ISO files, sometimes called ISO images, are a type of archive file. Windows didn’t offer any native support for ISOs for years – you had to use third-party tools. Fortunately, Microsoft added support for ISOs starting with Windows 8. Here’s what you need to know about ISOs in Windows 11.
How to mount an ISO image in Windows 11
ISO files were originally designed to be exact copies of optical discs, such as CDs or DVDs. They are still used for that purpose decades after their invention. When you mount an ISO file, your PC will treat the mounted ISO file as if it were a CD, DVD, or BluRay disc that you inserted into a drive.
RELATED: What is an ISO file (and how do I use it)?
There are several ways to mount an ISO using the built-in tools in Windows 11. None of them is better than the other, as they accomplish exactly the same thing. It’s just a matter of personal preference.
You should always exercise a bit of caution when mounting ISO files – they may contain malware or potentially unwanted programs (PUPs). You’ll probably get a popup warning you that ISOs can harm your computer when you first try to mount one. This is completely normal and does not necessarily mean that it contains malware. This is how it will look like:
Double click the ISO
Note: Double-clicking may not work if you have a third-party application installed that is set as the default program for ISO files.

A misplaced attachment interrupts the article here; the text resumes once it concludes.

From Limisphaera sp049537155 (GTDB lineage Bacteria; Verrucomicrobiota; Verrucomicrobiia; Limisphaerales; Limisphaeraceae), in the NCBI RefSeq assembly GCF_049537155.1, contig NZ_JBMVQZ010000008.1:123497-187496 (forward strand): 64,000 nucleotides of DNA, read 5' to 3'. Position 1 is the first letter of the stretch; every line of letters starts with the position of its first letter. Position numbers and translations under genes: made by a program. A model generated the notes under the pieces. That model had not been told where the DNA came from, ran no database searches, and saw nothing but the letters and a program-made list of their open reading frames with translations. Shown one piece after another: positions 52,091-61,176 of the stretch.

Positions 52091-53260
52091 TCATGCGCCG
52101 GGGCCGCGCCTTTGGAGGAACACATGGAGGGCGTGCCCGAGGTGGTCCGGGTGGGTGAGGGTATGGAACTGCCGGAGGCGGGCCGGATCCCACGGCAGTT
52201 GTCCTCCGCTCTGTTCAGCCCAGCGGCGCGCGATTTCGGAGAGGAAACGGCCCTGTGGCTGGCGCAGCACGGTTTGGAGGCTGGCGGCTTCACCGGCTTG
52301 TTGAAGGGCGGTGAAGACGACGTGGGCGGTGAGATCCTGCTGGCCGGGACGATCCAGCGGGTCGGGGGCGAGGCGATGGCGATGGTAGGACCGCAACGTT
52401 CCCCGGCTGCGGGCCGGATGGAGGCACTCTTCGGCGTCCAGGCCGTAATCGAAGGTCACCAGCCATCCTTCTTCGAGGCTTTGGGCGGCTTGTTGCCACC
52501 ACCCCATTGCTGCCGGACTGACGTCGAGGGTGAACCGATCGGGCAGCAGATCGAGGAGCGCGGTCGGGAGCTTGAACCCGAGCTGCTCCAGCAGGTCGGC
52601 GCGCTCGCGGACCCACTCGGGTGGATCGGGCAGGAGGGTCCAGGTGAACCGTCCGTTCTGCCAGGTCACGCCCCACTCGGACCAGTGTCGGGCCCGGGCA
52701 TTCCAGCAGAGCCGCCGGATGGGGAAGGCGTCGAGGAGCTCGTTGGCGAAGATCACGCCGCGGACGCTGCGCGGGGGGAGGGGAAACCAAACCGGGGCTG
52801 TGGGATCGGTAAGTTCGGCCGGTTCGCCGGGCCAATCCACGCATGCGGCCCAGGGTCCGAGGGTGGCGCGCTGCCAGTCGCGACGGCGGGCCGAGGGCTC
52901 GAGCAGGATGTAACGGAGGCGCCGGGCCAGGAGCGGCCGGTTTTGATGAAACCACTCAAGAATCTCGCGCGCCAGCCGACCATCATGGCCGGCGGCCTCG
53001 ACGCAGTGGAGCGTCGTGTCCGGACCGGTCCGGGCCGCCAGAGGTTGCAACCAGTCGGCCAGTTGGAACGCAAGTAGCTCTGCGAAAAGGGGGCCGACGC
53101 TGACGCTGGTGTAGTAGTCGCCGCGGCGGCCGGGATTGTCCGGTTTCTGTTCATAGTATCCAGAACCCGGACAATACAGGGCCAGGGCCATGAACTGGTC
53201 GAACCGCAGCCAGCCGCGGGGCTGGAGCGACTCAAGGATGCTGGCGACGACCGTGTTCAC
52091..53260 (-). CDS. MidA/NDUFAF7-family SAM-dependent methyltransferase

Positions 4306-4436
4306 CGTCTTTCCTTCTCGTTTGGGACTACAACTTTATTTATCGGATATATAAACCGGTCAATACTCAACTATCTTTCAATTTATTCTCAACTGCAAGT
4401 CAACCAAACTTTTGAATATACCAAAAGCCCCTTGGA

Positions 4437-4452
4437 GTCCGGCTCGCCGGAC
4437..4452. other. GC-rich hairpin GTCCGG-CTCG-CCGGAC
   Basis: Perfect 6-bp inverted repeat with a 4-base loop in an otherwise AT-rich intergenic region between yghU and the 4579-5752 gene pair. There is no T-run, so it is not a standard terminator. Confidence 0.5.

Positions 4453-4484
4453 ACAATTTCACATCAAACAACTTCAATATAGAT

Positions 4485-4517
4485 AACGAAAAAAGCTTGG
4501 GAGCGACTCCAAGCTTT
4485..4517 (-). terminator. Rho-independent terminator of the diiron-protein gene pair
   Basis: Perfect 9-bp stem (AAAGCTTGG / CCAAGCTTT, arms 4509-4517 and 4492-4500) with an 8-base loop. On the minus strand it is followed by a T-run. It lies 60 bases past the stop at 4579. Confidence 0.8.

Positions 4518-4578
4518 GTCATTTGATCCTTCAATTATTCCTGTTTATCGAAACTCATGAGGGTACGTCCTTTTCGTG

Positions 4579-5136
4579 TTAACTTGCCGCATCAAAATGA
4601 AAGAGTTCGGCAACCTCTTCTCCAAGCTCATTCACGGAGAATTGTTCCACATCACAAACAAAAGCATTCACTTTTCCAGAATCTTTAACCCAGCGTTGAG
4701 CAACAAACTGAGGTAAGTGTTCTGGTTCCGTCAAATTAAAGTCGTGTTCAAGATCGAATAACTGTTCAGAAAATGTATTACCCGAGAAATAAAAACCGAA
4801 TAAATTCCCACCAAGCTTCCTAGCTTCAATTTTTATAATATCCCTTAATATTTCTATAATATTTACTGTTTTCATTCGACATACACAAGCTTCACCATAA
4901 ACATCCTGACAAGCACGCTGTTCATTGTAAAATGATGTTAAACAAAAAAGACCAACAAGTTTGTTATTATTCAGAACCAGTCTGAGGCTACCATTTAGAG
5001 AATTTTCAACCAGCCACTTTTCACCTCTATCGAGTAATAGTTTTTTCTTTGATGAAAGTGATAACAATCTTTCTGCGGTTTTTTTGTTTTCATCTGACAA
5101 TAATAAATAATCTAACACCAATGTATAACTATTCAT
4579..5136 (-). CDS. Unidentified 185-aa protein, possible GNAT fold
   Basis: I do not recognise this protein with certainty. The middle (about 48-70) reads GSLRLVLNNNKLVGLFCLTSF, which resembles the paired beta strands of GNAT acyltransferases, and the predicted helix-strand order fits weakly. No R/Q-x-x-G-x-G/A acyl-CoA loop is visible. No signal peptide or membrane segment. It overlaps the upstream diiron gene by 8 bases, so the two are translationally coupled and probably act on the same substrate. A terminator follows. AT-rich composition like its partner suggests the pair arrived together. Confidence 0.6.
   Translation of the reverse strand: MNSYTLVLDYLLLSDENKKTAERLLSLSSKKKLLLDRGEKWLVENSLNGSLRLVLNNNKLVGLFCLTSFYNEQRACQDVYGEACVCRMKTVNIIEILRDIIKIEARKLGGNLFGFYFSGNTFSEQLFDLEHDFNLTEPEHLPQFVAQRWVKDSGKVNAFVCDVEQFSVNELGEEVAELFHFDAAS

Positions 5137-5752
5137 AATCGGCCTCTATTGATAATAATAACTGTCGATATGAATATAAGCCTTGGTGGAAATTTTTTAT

Open the folder you have your ISOs in, identify the ISO you want, and then double-click it.
The right-click context menu
You can also mount an ISO file via the right-click context menu. Right-click on the ISO file you want to mount, then click “Mount” from the listed options.
The Ribbon in File Explorer
File Explorer also has some controls for manipulating ISO files. The ribbon at the top of File Explorer will usually display various file type-specific controls when you select a file; for ISO, that means there is a “Mount” option and a “Burn” option.
Note: Burn is used when you have a physical disk drive connected to your PC with a blank recordable disk inserted and you want to write an ISO file to a physical disk.
Click on the ISO file, then click “Mount” near the top.
If the File Explorer window is in windowed mode and fairly small, the “Mount” option may be accessible from a drop-down menu.
How to unmount (or eject) an ISO file
Leaving an ISO mounted won’t do any harm to your PC, but there’s usually no reason to keep them mounted either. Once it’s done, open File Explorer and go to “This PC”. Then right-click on the DVD drive and click “Eject”.
Rebooting your computer will also unmount any ISOs you have previously mounted.
Of course, mounting an ISO is only part of the story: you can also create an ISO from whatever disk you happen to have on hand.